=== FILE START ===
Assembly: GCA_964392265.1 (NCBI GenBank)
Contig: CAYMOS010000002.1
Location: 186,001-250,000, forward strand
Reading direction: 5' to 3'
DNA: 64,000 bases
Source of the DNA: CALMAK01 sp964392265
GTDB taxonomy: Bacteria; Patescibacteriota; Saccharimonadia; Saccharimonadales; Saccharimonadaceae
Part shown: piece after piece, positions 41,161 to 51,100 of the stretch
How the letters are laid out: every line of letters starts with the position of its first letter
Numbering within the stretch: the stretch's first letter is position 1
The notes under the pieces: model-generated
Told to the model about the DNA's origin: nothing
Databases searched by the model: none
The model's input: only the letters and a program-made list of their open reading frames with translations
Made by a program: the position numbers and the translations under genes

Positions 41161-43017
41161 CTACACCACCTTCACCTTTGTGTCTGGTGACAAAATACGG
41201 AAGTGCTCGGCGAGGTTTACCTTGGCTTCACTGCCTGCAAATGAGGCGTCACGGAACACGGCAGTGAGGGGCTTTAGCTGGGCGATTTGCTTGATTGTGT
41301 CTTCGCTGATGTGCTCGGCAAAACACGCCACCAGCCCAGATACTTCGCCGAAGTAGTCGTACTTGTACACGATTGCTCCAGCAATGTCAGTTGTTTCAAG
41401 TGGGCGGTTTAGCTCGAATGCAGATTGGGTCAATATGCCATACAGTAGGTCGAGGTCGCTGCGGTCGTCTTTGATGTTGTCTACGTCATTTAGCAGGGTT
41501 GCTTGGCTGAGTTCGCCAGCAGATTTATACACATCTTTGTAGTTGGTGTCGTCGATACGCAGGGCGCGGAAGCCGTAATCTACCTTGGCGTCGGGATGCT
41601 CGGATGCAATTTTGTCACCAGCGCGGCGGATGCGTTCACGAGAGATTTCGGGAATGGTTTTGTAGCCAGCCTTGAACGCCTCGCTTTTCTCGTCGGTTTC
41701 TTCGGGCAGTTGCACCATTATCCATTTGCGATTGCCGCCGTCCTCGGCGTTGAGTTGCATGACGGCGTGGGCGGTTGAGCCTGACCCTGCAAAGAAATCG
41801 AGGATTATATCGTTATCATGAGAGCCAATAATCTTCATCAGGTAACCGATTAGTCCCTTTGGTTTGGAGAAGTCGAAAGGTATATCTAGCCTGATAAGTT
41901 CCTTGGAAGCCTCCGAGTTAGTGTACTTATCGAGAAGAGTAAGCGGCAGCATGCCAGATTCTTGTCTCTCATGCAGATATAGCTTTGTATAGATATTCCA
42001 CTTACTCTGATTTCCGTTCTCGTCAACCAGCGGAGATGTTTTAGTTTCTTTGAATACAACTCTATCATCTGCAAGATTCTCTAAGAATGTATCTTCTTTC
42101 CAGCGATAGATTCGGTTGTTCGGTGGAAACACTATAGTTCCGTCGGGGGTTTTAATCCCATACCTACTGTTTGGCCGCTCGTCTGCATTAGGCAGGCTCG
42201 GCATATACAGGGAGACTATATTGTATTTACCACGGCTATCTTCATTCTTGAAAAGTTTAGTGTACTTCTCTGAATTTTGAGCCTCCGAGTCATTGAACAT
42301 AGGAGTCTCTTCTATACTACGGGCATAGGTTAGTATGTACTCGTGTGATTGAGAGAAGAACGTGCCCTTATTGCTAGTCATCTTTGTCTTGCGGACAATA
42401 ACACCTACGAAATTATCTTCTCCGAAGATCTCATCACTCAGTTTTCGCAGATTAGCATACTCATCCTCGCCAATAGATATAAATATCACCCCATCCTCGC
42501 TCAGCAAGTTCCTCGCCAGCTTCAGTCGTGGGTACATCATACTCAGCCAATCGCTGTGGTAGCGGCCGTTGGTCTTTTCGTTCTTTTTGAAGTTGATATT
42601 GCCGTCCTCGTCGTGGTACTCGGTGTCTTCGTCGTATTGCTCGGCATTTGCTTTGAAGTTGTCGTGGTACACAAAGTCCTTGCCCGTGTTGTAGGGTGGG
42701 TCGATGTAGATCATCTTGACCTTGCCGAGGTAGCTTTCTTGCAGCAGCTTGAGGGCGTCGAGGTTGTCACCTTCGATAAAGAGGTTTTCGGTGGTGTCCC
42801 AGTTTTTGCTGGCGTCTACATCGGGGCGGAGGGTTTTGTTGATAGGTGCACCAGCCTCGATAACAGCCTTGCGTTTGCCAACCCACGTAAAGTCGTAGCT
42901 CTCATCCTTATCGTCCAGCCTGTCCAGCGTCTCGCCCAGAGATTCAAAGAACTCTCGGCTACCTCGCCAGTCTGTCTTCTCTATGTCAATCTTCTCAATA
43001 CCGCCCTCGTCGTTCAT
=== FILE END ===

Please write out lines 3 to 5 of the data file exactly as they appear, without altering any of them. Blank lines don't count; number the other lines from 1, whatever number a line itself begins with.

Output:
Location: 186,001-250,000, forward strand
Reading direction: 5' to 3'
DNA: 64,000 bases